THE DESSERT TABLE
One of the places I miss most from San Francisco, where I used to live, is Miette. The storybook patisserie—a dream destination for lovers of sweets and old-fashioned candy-shop interiors—bakes up some of the most scrumptious treats around, from melt-in-your-mouth chocolate shortbread cookies to fleur de sel caramels. Proust’s madeleine had nothing on Miette founder Meg Ray’s macaron.
To welcome guests to the party and provide them with a generous, help-yourself way to create their own goodie bags, I set up a dessert table of Miette goodies on the company’s signature jadeite cake stands. (Also in the mix: vintage-style candy dishes and platters from Manhattan vintage prop-rental company Octavia & Brown, and a candy-stripe tablecloth from online party-supply shop Meri Meri. “You need both variation and uniformity—for example, cake stands and serving plates need to be different heights, but of a similar style,” advises Ray. “You don't want one item to overshadow the others. And don't try to say too much with candy; it's more of a colorway than a delicious, homemade dessert.”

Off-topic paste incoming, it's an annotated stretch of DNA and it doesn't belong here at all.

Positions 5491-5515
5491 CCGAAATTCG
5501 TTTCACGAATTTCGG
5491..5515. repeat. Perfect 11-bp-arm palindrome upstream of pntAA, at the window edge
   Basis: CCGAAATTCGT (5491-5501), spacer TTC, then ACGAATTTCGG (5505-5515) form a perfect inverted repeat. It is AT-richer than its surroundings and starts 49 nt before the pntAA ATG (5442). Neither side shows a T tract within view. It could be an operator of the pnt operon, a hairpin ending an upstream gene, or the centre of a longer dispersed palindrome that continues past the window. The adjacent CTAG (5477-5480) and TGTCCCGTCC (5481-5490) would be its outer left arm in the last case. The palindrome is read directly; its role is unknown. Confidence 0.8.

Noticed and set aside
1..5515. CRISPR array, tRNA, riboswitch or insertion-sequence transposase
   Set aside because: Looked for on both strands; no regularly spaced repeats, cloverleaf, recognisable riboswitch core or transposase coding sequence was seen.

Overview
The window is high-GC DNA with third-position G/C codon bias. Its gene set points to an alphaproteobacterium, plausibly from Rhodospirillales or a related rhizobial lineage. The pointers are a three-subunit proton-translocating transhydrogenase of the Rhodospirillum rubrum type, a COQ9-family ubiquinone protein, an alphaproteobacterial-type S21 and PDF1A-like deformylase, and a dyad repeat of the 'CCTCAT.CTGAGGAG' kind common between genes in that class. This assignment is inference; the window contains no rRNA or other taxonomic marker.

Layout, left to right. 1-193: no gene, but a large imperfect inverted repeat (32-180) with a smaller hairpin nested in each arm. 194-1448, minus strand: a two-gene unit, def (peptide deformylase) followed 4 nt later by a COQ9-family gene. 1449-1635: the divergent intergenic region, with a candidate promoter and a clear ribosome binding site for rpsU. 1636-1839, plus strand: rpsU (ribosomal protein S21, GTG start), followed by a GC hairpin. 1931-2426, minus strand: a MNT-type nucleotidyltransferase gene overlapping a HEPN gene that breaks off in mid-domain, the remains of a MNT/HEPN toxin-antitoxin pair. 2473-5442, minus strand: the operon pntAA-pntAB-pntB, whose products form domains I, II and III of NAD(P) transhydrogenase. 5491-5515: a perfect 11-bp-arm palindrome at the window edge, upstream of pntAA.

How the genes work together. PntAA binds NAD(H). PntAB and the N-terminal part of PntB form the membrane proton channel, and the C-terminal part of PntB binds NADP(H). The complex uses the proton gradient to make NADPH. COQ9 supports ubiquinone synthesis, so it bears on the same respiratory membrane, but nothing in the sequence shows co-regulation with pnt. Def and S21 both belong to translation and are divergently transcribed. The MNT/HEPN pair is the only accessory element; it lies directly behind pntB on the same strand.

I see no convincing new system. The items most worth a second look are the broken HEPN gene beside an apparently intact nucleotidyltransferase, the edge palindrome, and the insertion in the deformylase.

THE BRUNCH SPREAD
Why don’t more people throw brunch parties? It’s such a simple, crowd-pleasing meal, with the promise of an entire day ahead to work off the mimosas. Luckily, we had Runner & Stone within easy reach of our party location. Known for their sui generis breads and pastries, baked in-house by Per Se alum Peter Endriss, the restaurant is one of Brooklyn’s most popular brunch destinations. Endriss and his team planned a menu of market quiches, salads, baked French toast with homemade raspberry preserves, and all the pastries our group of happy guests could keep down.